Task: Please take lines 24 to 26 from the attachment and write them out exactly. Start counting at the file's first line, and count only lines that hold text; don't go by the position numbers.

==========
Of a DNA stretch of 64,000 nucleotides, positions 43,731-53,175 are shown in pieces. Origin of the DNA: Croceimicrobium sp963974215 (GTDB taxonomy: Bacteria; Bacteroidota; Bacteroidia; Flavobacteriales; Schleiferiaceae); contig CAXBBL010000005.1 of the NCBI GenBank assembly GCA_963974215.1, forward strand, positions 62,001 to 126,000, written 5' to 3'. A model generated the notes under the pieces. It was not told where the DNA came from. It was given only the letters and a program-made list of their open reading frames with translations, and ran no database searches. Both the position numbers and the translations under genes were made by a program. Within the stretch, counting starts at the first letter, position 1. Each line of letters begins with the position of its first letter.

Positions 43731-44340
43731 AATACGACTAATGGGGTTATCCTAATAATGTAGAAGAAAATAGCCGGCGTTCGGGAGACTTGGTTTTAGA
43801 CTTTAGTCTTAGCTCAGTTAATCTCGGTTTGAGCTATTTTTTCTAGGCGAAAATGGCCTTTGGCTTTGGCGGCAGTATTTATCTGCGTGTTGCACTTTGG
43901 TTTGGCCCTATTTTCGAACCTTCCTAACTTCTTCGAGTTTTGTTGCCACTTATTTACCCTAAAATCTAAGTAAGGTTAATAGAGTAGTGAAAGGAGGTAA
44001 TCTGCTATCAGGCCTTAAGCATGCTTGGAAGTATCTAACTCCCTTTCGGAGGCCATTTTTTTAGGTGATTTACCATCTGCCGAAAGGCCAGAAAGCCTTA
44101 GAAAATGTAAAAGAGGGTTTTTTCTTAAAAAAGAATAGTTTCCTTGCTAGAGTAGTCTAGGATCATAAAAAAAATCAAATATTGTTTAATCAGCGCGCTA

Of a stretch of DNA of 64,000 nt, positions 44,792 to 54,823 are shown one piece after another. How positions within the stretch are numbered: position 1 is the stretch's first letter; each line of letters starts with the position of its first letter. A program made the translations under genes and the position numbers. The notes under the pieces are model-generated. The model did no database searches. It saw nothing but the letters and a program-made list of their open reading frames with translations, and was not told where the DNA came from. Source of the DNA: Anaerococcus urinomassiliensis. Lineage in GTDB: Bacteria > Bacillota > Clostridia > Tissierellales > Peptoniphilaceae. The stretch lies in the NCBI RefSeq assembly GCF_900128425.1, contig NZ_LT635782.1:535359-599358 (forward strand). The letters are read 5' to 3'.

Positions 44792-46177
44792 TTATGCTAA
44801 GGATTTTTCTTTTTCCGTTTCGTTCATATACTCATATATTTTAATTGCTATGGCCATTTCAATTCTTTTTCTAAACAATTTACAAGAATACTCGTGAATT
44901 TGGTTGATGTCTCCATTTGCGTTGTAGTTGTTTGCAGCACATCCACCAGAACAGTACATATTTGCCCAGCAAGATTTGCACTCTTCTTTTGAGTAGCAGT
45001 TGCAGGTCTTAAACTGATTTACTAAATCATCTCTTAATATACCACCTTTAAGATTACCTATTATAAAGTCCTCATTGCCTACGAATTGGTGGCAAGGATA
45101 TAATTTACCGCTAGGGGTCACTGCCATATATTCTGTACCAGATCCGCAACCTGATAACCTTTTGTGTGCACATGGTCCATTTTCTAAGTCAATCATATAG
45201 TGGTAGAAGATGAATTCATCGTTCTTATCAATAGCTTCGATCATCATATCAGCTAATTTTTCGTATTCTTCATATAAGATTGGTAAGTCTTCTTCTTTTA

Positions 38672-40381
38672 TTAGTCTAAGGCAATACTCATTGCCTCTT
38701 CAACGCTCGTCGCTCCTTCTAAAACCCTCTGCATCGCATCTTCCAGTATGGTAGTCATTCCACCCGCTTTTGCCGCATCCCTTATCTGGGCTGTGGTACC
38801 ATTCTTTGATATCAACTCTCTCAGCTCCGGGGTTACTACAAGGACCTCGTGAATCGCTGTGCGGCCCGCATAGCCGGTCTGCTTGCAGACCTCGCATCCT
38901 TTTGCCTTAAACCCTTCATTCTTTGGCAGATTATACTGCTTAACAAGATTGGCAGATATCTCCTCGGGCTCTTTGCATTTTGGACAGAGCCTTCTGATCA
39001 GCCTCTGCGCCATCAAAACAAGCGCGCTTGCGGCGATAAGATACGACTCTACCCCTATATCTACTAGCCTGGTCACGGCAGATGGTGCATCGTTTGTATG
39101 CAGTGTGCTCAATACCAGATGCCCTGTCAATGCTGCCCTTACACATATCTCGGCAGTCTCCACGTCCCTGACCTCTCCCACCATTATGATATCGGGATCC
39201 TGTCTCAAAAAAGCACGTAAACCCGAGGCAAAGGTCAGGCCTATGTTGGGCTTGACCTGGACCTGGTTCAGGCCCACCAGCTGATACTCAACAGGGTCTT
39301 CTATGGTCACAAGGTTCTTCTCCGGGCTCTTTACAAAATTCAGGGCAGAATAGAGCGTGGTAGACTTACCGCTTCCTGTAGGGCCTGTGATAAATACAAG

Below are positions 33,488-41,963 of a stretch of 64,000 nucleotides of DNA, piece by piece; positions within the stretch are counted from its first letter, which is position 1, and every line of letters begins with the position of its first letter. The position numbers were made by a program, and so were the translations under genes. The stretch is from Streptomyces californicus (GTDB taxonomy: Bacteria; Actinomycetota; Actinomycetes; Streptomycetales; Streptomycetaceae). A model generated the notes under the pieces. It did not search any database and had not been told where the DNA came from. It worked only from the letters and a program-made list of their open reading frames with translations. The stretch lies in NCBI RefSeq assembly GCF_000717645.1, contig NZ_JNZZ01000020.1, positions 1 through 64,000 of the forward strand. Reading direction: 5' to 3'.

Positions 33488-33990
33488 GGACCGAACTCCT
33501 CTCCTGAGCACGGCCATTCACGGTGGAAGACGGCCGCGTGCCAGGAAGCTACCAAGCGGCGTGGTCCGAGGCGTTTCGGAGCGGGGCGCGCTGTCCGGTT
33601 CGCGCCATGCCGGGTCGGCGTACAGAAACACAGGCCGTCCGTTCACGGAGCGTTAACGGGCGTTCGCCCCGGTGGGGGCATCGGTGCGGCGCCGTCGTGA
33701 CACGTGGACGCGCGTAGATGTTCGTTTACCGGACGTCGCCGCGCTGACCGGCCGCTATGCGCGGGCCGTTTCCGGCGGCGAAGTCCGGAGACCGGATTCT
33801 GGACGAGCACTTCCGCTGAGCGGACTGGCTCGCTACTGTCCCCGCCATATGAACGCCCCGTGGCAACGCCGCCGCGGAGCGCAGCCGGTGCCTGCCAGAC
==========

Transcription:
39301 CTATGGTCACAAGGTTCTTCTCCGGGCTCTTTACAAAATTCAGGGCAGAATAGAGCGTGGTAGACTTACCGCTTCCTGTAGGGCCTGTGATAAATACAAG

Below are positions 33,488-41,963 of a stretch of 64,000 nucleotides of DNA, piece by piece; positions within the stretch are counted from its first letter, which is position 1, and every line of letters begins with the position of its first letter. The position numbers were made by a program, and so were the translations under genes. The stretch is from Streptomyces californicus (GTDB taxonomy: Bacteria; Actinomycetota; Actinomycetes; Streptomycetales; Streptomycetaceae). A model generated the notes under the pieces. It did not search any database and had not been told where the DNA came from. It worked only from the letters and a program-made list of their open reading frames with translations. The stretch lies in NCBI RefSeq assembly GCF_000717645.1, contig NZ_JNZZ01000020.1, positions 1 through 64,000 of the forward strand. Reading direction: 5' to 3'.

Positions 33488-33990